Case Costs And Litigation Expenses
Case costs (also known as litigation expenses) are expenses that your lawyer advances on your behalf. These are specific items that are charged to your case and are paid for in addition to the standard contingency fee percentages charged by your lawyer.
What The Contract Says
Every personal injury and medical malpractice attorney in Florida uses a contingency fee contract that requires the payment of costs in addition to attorney fees. The costs are not included in the the contingency percentage. There are some attorneys who make you responsible for costs regardless of whether a recovery is made, however, most attorneys who use a contingency fee (including Russo Law) do not charge you costs in the event that your case is not successful. You should look at your contract and make sure that you are not charged costs in the event that your attorney is not successful.
Typical Case Costs
- Purchasing medical records from medical providers
- Filing fees to clerk of court
- Service of process
- Expert witnesses
- Final or narrative reports from treating physicians
- Accident reconstruction
- Court reporters and transcripts
- Travel that is necessary
What Items Should Not Be Charged As Costs?
Here’s what the Florida Bar has to say about items that should not be charged as costs in Rule 4-1.5 of the Rules Regulating the Florida Bar:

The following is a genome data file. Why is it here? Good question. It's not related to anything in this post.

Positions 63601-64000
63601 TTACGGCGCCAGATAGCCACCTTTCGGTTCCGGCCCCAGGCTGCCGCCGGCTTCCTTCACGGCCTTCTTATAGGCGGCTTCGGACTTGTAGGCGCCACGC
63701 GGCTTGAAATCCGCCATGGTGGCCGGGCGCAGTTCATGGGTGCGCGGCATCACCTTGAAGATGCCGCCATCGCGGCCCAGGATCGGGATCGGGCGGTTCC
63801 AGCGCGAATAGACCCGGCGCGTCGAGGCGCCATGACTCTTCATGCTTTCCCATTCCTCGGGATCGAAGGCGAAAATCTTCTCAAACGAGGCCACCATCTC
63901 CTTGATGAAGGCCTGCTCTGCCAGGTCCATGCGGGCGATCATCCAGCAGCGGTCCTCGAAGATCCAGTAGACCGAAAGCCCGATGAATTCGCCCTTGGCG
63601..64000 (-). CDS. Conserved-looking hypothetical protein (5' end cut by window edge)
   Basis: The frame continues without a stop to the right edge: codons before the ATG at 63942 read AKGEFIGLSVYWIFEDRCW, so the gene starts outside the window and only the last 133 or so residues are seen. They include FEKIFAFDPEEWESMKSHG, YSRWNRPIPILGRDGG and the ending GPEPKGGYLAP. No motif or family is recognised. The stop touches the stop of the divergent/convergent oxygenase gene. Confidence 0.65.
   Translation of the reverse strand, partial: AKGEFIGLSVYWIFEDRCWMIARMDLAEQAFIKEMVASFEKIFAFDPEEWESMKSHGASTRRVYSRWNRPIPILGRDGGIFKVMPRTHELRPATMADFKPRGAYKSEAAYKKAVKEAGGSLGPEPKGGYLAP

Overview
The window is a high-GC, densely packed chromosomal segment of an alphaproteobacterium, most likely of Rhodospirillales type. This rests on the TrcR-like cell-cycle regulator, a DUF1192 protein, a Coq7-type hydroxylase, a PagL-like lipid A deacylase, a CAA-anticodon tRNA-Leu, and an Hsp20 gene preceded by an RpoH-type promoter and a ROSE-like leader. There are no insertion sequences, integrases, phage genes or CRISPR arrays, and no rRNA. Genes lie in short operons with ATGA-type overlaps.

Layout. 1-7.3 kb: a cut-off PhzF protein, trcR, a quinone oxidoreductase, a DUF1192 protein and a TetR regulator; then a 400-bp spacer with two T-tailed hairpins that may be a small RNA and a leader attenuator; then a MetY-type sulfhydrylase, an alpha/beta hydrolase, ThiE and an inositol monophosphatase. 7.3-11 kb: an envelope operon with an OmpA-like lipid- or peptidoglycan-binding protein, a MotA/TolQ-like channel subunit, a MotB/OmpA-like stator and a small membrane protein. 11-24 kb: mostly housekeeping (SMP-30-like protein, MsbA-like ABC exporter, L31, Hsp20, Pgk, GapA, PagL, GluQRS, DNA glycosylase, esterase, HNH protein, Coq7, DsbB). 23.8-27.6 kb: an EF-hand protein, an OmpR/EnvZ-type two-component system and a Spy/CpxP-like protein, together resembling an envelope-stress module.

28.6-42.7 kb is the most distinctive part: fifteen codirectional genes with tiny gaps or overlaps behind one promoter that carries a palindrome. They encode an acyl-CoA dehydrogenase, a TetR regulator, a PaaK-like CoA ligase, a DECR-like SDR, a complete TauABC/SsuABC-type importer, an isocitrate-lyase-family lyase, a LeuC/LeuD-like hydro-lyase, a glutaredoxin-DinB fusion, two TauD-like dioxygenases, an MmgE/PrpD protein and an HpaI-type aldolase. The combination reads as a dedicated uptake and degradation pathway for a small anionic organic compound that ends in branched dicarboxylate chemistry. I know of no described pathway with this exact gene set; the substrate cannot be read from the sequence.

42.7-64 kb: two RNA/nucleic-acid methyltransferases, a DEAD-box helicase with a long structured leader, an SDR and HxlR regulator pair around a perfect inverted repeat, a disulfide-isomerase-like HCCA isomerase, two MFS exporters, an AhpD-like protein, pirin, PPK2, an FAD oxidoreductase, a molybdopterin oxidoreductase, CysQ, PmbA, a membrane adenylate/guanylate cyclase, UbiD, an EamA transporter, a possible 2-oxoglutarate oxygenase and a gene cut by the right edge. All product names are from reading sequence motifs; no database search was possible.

General overhead should be accounted for in a lawyer’s fee, whether the lawyer charges hourly, flat, or contingent fees. Filing fees, transcription, and the like should be charged to the client at the actual amount paid by the lawyer. A lawyer may agree with the client to charge a reasonable amount for in-house costs or services. In-house costs include items such as copying, faxing, long distance telephone, and computerized research. In-house services include paralegal services, investigative services, accounting services, and courier services.
Likewise, you are not supposed to be charged a pro-rata portion of subscriptions, legal research, space on computer hard drives, and space in filing cabinets. These are all part of general overhead that is not supposed to be charged for. If you have costs that are not specifically itemized on your closing statement, you should ask your attorney what those charges are for before you sign it.
Specialized Lien Resolution Services
Generally speaking, lien resolution services are intended to be covered by the contingency fee. However, there are some exceptional cases in which the Florida Supreme Court has recognized a need for an attorney to retain a specialist to resolve a complicated lien resolution matter. In those cases, the cost of lien resolution services can be charged as a cost in addition to the standard contingency fees but it should not be done in all of the lawyer’s cases.
The reason for this is because most liens against personal injury settlements are settled quickly by negotiation. However, there are some cases that will take years of litigation to resolve because there is a real dispute as to what is owed under a specific right of subrogation or a legal theory. One case that comes to mind is US Airways v. McCutchen which was argued all the way to the U.S. Supreme Court.